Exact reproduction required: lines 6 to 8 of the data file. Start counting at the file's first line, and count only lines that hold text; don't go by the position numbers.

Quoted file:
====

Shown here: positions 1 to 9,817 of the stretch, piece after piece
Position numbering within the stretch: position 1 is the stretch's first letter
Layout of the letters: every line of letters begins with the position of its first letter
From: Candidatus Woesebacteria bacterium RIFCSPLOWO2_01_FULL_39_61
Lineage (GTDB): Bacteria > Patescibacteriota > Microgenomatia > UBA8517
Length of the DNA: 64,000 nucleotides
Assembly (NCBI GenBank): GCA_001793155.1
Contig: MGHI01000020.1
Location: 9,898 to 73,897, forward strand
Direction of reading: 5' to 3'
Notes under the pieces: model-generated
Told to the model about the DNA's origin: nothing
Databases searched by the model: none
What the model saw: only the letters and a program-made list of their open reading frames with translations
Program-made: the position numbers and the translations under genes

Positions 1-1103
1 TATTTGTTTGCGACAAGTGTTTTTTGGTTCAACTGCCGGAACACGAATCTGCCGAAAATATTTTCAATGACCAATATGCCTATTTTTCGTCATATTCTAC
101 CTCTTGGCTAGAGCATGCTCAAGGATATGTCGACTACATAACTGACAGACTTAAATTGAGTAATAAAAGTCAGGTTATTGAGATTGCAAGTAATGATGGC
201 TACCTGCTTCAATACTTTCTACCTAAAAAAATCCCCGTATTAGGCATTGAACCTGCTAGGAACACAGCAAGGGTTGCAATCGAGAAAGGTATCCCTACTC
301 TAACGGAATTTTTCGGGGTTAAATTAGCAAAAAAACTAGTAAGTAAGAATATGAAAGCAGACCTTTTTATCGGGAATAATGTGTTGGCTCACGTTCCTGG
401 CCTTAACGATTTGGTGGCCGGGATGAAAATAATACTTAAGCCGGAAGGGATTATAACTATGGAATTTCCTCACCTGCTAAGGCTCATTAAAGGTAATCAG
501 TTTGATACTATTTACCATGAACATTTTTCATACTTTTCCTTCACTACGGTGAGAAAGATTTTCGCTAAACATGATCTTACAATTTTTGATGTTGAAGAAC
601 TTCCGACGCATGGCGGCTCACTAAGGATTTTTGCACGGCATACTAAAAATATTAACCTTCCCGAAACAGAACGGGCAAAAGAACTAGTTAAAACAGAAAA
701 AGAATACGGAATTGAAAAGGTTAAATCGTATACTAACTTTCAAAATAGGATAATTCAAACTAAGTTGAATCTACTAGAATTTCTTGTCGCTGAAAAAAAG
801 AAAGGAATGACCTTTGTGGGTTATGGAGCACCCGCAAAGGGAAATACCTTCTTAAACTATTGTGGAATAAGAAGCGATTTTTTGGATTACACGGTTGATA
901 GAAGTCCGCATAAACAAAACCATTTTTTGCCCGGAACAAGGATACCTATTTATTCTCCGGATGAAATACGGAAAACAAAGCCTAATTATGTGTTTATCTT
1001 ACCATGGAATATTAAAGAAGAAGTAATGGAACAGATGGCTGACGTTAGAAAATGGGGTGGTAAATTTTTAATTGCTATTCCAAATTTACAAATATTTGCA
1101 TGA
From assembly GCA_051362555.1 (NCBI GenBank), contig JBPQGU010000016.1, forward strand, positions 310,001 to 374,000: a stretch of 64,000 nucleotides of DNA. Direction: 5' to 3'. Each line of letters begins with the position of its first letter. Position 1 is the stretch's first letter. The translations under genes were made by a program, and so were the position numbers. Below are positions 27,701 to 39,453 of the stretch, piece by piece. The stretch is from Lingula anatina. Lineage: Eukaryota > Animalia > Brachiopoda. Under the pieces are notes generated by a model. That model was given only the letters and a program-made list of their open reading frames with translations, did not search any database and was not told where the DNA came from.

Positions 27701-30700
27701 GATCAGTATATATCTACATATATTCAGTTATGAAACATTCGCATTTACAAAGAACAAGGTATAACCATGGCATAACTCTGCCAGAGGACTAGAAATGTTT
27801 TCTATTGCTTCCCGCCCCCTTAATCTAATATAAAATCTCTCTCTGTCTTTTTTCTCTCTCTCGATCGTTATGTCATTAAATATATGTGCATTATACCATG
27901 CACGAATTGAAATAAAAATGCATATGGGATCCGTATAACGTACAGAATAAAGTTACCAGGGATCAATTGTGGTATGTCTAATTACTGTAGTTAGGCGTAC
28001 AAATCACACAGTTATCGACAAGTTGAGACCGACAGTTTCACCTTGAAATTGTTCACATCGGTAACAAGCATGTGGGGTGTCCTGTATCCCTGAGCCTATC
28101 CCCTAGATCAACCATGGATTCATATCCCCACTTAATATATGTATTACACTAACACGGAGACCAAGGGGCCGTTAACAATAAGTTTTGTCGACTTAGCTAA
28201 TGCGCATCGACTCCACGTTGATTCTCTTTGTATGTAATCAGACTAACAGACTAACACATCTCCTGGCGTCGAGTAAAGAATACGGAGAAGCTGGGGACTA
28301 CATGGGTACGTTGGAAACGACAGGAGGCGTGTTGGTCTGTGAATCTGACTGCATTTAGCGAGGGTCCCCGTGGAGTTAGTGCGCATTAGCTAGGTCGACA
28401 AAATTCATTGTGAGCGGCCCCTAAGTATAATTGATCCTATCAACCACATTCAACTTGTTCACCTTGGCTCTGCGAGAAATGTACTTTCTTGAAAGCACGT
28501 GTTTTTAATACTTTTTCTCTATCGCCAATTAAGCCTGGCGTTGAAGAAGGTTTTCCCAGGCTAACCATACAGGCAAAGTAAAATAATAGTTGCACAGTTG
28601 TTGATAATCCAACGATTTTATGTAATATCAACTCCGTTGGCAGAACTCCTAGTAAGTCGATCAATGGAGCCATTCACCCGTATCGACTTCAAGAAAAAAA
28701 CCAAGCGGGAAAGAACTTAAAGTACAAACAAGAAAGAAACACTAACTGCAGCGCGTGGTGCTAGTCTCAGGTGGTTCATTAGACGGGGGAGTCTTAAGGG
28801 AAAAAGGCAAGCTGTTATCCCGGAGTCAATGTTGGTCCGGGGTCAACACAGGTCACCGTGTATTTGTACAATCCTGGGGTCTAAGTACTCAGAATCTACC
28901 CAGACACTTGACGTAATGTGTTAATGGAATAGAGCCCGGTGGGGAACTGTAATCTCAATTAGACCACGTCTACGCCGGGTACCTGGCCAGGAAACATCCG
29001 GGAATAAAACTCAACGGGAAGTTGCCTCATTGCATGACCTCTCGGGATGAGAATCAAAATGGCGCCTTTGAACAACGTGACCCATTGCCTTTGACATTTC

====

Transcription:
Length of the DNA: 64,000 nucleotides
Assembly (NCBI GenBank): GCA_001793155.1
Contig: MGHI01000020.1